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Literature Study GuidesMy ÁntoniaBook 2 Chapters 7 8 Summary

My Ántonia | Study Guide

Willa Cather

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My Ántonia | Book 2, Chapters 7–8 : The Hired Girls | Summary



Book 2, Chapter 7

Ántonia, Jim, and friends gather at the Boys' Home one evening to hear a traveling "mulatto" musician called Blind d'Arnault, who is from "the Far South ... where the spirit if not the fact of slavery persisted." An illness in infancy took his eyesight, but from a young age he proved to have amazing skills on the piano, sneaking through a window when he was a "simple" young "pickaninny," to play the instrument in "the big house" of the plantation owner, Mr. d'Arnault. Musical teachers found his talent remarkable, judging him "a negro prodigy who played barbarously and wonderfully." His disability and head shape make his appearance "repulsive," but Jim thinks the man is happy enough; and indeed when he begins to play the piano Jim thinks he is "enjoying himself as only a negro can." D'Arnault plays "old plantation songs" to the crowd of male hotel guests who sing along. The pianist tells the men he hears the sounds of feet dancing, and the men open the doors to the parlor to find Ántonia, Tiny, and other hired girls dancing. They convince the reluctant girls to dance with them since Mrs. Gardener, the hotel owner and employer of several of the girls, is out of town. D'Arnualt ends the evening "docile and happy" after showing off some trinkets he has received from appreciative audience members. Jim and Ántonia walk home full of the excitement of the evening.

Book 2, Chapter 8

When spring arrives in Black Hawk so, too, does a group of traveling Italians who set up a dance pavilion. That summer, Jim recalls, was to "change everything," as children "have to grow up." Mrs. Vanni offers dancing lessons in the afternoon, and the tent hosts public dances every evening into the summer. "Ambitious mothers" send their children to learn. The whole town is caught up in the craze. While the Progressive Euchre Club have exclusive use of the pavilion two nights a week, every other night is open to anyone with the entry fee. Farmhands come into town to dance, and Ántonia, Tiny, and the rest of the girls enjoy the evening dances. Jim finds them "gayer than the others" as dance partners. Middle class boys "risk a tiff with their sweethearts and general condemnation for a waltz with 'the hired girls.'"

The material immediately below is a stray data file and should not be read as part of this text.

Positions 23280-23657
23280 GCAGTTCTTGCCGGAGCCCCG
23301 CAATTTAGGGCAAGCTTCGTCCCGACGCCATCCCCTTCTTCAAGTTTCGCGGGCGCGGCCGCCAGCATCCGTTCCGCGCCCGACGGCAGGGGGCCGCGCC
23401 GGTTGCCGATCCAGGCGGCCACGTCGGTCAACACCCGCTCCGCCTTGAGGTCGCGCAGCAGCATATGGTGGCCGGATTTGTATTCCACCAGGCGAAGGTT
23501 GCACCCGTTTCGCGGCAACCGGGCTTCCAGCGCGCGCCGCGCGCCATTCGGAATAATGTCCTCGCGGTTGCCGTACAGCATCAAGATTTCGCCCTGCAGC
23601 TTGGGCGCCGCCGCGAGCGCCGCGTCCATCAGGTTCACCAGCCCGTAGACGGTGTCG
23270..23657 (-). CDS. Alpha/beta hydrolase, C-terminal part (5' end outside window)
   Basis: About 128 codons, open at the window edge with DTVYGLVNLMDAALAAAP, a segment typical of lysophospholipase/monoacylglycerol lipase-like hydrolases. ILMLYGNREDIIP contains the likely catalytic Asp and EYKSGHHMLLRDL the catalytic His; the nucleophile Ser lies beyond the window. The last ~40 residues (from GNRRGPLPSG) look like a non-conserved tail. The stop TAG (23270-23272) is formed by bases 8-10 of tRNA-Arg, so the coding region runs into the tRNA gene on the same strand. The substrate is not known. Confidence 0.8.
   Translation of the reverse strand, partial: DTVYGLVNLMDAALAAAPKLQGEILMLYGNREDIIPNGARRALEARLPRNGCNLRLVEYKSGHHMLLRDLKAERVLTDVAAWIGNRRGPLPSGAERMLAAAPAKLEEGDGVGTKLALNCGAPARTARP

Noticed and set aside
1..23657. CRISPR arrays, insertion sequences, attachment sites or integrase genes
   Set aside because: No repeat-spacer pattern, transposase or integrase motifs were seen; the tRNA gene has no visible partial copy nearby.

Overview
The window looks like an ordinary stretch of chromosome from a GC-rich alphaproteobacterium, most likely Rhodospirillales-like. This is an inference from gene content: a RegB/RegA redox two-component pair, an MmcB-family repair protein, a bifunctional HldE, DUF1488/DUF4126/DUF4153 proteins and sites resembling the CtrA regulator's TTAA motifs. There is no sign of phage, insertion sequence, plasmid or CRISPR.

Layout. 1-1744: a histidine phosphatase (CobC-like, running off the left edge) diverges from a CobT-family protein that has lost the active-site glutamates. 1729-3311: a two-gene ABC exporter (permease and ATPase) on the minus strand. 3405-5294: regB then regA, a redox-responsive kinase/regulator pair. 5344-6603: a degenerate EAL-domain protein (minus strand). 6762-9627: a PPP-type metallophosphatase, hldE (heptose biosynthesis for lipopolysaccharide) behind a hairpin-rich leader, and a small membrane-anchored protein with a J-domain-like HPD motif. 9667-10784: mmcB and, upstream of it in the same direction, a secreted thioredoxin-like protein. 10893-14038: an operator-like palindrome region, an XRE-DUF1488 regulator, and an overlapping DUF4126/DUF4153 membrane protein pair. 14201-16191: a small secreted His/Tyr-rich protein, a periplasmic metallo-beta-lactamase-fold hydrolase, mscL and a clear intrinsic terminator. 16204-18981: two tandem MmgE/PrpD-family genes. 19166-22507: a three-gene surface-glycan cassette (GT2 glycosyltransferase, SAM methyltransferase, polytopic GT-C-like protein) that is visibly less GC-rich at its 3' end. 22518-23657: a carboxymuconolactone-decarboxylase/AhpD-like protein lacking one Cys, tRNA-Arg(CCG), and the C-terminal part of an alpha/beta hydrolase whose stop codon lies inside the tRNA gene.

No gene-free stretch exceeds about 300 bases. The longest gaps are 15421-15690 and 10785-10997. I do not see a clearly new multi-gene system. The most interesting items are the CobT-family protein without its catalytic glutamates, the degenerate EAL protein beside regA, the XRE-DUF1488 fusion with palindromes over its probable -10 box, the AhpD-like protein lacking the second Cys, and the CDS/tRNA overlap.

Readers may be shocked at the portrayal of d'Arnault in Chapter 7. The author uses racist language to describe the book's first character of color. Words such as mulatto and pickaninny are today offensive. These terms were commonly used at the time of the writing of the novel, but they are charged, ugly words to many readers a century later. The attitude toward the pianist is also extremely racist, offering white approval of his so-called "docile" and "subservient" nature. Cather herself seems to be aware, to some extent, of the lingering effects of slavery on the lives of people of color when she writes that on the plantation where d'Arnault was raised "the spirit [of slavery] if not the fact" lived on. What she may not have realized is how her own words perpetuate that spirit. The description of d'Arnault as someone with a disability is also offensive and unfeeling. Terms such as simple to describe mental disability, although routine in Cather's time, are unacceptable today.

Both chapters feature dancing, foreshadowing the end of the main characters' youth, and acting as a symbol for sexual awakening. In Chapter 8 the author points to the summer of the arrival of the dancing pavilion as a time when everything changed because children "have to grow up." There is an implied connection between dance and the maturation of Jim and the other young people. Dance in this case was a physical interaction between the sexes, and Jim's appreciation of the dancing of the country girls signals the beginning of his sexual awakening. The other boys from town also appreciate dancing with the hired girls who, as Jim observed, "were gayer than the others."

The author introduces the class structure of Black Hawk in these two chapters. The hired girls, most of whom are daughters of immigrant farmers like Ántonia, are part of the working class of the town. All men of the town seem to enjoy dancing with them, but the author indicates in Chapter 8 that they are considered a threat to the middle- and upper-class women of the town, whose boyfriends "risk a tiff" by going to the dance pavilion to cavort with the hired girls. Members of this same class, called "ambitious women," make sure their children learn to dance properly by sending them to Mrs. Vanni each afternoon for lessons. The issue of class and the social expectations and limitations of the hired girls will be explored more in the chapters that follow.

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